New York City has restarted its promotions in South-east Asia, and this time the iconic American city is looking to work its way into the hearts of Muslim travellers.
It has published the New York City Halal Travel Guide and is communicating the fact that the city is home to around one million Muslims.
Makiko Matsuda Healy, managing director of tourism development, NYC & Company, said: “The pandemic had us rethink how we want to present the city (to the market). We don’t want to just go back to where we were; we want to show that there is more to offer in New York City.”
As a melting pot of cultures, New York City is home to Asians, Latinos, Mexicans and others, which might not have been highlighted enough in the past, opined Healy.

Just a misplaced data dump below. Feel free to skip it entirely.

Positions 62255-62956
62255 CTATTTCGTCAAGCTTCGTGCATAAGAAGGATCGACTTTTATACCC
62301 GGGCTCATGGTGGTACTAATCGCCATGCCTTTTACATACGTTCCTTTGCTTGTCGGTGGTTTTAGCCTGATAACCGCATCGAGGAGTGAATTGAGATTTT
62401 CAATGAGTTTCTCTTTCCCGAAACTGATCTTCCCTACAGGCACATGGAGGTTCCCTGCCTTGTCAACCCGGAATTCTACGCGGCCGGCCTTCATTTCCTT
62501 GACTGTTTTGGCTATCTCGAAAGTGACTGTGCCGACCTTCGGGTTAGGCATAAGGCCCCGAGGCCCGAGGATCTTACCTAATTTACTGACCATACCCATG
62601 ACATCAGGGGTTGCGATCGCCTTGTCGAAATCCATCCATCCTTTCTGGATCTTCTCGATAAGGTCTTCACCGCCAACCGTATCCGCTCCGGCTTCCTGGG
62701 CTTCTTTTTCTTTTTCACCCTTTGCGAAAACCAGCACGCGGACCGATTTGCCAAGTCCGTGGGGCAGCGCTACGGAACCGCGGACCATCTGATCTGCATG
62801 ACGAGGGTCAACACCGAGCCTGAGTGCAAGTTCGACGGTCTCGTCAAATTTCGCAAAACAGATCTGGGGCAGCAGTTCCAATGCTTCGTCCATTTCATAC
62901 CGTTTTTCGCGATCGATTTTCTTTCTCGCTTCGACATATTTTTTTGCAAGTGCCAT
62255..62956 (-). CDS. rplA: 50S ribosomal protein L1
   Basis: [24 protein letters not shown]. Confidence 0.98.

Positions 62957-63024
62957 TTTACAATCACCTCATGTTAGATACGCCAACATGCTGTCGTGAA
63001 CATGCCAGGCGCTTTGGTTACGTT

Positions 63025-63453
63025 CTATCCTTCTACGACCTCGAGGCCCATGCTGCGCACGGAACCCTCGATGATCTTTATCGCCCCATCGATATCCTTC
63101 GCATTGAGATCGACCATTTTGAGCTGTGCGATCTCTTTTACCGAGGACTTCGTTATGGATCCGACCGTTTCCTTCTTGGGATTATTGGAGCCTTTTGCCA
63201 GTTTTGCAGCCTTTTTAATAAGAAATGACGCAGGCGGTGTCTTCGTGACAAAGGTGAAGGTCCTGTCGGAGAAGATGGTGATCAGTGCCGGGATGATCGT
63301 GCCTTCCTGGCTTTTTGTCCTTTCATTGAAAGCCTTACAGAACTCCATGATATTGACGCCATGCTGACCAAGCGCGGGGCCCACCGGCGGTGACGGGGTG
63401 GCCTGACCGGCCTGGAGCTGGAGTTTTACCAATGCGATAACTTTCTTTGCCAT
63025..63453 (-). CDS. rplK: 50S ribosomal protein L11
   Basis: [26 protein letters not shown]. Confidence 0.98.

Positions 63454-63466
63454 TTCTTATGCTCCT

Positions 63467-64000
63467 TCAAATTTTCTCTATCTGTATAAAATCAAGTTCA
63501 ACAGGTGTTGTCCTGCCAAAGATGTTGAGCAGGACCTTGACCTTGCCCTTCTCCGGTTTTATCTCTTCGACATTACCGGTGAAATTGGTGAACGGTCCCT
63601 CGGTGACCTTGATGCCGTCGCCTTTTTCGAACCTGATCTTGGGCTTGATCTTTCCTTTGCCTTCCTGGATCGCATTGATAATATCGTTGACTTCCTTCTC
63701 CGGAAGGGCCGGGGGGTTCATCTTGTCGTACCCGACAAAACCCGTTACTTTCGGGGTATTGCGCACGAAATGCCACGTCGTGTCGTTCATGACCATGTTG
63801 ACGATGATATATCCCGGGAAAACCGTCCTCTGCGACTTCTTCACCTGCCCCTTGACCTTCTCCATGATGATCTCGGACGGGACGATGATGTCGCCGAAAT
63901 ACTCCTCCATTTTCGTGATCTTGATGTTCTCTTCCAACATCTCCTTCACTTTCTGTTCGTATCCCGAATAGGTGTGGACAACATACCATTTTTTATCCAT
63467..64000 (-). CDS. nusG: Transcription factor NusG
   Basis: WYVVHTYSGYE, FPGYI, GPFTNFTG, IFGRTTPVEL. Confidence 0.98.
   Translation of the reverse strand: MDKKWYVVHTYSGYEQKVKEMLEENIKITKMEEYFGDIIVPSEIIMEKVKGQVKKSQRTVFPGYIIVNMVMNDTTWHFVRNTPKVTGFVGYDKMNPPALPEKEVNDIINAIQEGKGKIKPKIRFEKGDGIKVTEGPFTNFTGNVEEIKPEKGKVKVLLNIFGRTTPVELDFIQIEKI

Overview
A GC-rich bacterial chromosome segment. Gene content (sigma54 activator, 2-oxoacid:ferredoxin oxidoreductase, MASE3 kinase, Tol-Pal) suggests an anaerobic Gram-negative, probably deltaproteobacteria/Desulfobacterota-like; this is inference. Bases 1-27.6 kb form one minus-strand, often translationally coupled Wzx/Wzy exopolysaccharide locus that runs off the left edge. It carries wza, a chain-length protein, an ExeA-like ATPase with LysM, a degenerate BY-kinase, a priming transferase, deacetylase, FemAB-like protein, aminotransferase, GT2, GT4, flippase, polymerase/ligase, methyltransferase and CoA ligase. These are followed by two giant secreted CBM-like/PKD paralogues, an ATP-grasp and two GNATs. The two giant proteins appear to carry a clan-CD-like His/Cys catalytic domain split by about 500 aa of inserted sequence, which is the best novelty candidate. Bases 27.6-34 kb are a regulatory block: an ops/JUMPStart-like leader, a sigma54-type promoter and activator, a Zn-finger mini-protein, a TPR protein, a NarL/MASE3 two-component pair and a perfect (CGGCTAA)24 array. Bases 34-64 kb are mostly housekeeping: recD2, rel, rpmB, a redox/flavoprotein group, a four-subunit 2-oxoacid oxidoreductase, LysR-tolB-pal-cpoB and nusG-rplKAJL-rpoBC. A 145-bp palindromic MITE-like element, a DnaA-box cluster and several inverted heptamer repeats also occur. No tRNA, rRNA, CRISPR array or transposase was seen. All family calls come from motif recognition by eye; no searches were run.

“(Muslims) are actually one of the oldest communities in New York City. We have (halal) facilities ready as we have been serving the Muslim community (for so long),” she added.
Besides the Muslim traveller focus, NYC & Company is also encouraging visitors to “travel like the New Yorkers” and discover hidden spots throughout the five boroughs (Manhattan, Brooklyn, The Bronx, Queens, and Staten Island) where they can engage with the local community and take home unique experiences. Visitors can look forward to food cart-hopping tours, food and fashion tours, vintage clothing shopping, as well as dining at restaurants that practice sustainable sourcing.
Healy said that companies offering these experiences work closely with the local communities.
Healy said New York City is on track to welcome 56.7 million visitors this year – 85 per cent of 2019’s performance. In 2019, South-east Asia contributed 220,000 arrivals.
“South-east Asia is important because it is a long-haul market that stays long and has high spending power,” she said, adding that Singapore, the Philippines and Indonesia are especially valuable.